Originally created 05/26/05

Racing newsmaker: Mark Martin

Mark Martin, 46, won last Saturday night's all-star race at the Lowe's Motor Speedway, and he returns to the 1.5-mile raceway this Sunday for the Coca-Cola 600. Martin is ranked 10th in the Nextel Cup Series standings and his Roush Racing team is committed to sending the 25-year racing veteran into retirement with his first championship.

Martin talked about his season and his future following last Saturday's race. Here are excerpts of his post-race press conference:

Question: How thrilling was it to win $1.1 million in the all-star race?

Martin: The reaction of the fans is No. 1. And part of that reaction was seeing the paint on that race car. So the ÔSalute to You' tour is about the fans. Their reaction to this win is number one. It is the thing that I'll remember as long as I live. Second of all, I want to thank Viagra and all our sponsors for allowing us to get a little glimpse of old school. That car ran like it did in '93 and it really means a lot. The other thing, next in line, is the look on the face of each and every guy who made that happen, the guys who do the work. I wish I could capture that and hold onto that and visit it every day. The best that we can do is photographs, and we'll do the best we can with that. That's really special. Then comes the trophy. It's really special. This is how I want to do it. We did this by racing smart with a great race car tonight. Certainly I don't feel like it was anything more than coming to the racetrack with a great race car and great execution by a team that I'm honored to drive for.

Question: Car owner Jack Roush said he doesn't hold much hope that you'd reconsider your decision to retire at the end of the year. Are there any second thoughts?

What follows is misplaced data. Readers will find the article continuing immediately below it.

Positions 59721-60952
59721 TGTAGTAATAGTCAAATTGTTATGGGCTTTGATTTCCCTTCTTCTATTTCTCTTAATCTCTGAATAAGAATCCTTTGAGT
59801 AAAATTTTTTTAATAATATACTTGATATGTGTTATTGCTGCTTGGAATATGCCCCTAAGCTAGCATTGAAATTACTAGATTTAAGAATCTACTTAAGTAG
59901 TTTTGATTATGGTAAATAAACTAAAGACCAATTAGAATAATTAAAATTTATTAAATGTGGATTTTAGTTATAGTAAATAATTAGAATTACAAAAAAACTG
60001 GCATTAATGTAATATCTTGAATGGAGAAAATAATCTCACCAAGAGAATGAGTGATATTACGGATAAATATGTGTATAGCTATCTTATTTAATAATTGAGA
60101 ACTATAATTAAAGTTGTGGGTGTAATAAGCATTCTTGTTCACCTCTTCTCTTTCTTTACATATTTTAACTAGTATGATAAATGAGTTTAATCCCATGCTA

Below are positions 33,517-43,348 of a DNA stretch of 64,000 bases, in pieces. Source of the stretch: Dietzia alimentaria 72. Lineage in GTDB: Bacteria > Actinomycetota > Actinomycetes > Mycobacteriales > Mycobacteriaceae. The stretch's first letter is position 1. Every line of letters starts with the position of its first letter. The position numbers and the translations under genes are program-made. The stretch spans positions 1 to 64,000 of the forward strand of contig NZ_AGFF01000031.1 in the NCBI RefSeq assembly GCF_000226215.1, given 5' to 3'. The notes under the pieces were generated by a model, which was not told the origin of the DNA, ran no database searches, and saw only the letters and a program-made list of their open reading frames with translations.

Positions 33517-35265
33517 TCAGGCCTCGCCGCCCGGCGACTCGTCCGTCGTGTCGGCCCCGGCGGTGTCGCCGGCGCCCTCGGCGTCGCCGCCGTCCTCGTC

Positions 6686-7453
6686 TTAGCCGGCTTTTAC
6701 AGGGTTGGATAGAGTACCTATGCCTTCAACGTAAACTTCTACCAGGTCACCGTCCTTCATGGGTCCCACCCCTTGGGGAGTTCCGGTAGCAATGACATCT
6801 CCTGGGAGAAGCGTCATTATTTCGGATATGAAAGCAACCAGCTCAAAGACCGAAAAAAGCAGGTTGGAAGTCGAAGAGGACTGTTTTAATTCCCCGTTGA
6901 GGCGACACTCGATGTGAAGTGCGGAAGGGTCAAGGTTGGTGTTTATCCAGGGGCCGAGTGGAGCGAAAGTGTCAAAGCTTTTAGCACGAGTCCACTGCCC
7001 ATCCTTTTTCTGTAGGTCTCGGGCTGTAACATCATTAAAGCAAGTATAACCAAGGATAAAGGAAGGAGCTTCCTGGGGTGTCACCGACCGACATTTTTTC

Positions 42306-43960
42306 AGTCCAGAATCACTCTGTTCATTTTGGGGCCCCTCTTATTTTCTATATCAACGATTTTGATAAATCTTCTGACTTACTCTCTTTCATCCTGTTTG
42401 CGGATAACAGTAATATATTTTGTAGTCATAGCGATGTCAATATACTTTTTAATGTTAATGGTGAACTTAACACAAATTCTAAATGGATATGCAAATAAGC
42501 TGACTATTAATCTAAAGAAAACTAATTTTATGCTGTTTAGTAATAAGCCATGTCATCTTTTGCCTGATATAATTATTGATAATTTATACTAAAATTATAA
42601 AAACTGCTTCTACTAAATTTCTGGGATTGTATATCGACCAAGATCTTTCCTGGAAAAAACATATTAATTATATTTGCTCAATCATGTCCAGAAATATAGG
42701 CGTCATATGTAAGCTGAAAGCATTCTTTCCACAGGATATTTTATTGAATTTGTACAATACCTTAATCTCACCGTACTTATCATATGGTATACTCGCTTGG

Martin: I only see the Bud Shootout and the All-Star race. That's all I really see at this time. I don't see how it would be possible to race a limited schedule on the level that I want to race on. It's just not possible to do that, so I've already said I can't sign up for another one of these. I don't know that I've ever completely explained to Jack why I've made this decision, because I know that he regrets it so much, but there are so many things that play into that decision and I'm excited about 2006, and I'm not regretting my decision at all. This just makes it even better. And we're not done yet. (Crew chief) Pat Tryson and this team, they want to deliver another miracle. This was a miracle tonight, and they want to deliver another one - that being a championship. We've been in the top 10 in every race but one this year, so it's not outside the realm of possibility. If we're going to come back here with fire in our eyes at the 600, and, man, we go from here to Dover, there to Pocono, and then from there to Michigan, we could get on a roll here. These are racetracks where we are strong. We've gone through a number of racetracks where we're not nearly as strong. I'm excited about what's coming up in front of us. We do have challenges in front of us. This business is not easy, and I have had to reach - last year I had to reach deeper than I've ever reached in my life to contend for that championship, and I thought there was no way to find any more and I've had to reach even deeper this year and find some more. And that's the real reason why I can't do it again next year. There's no possible way I could step it up another notch from 2005.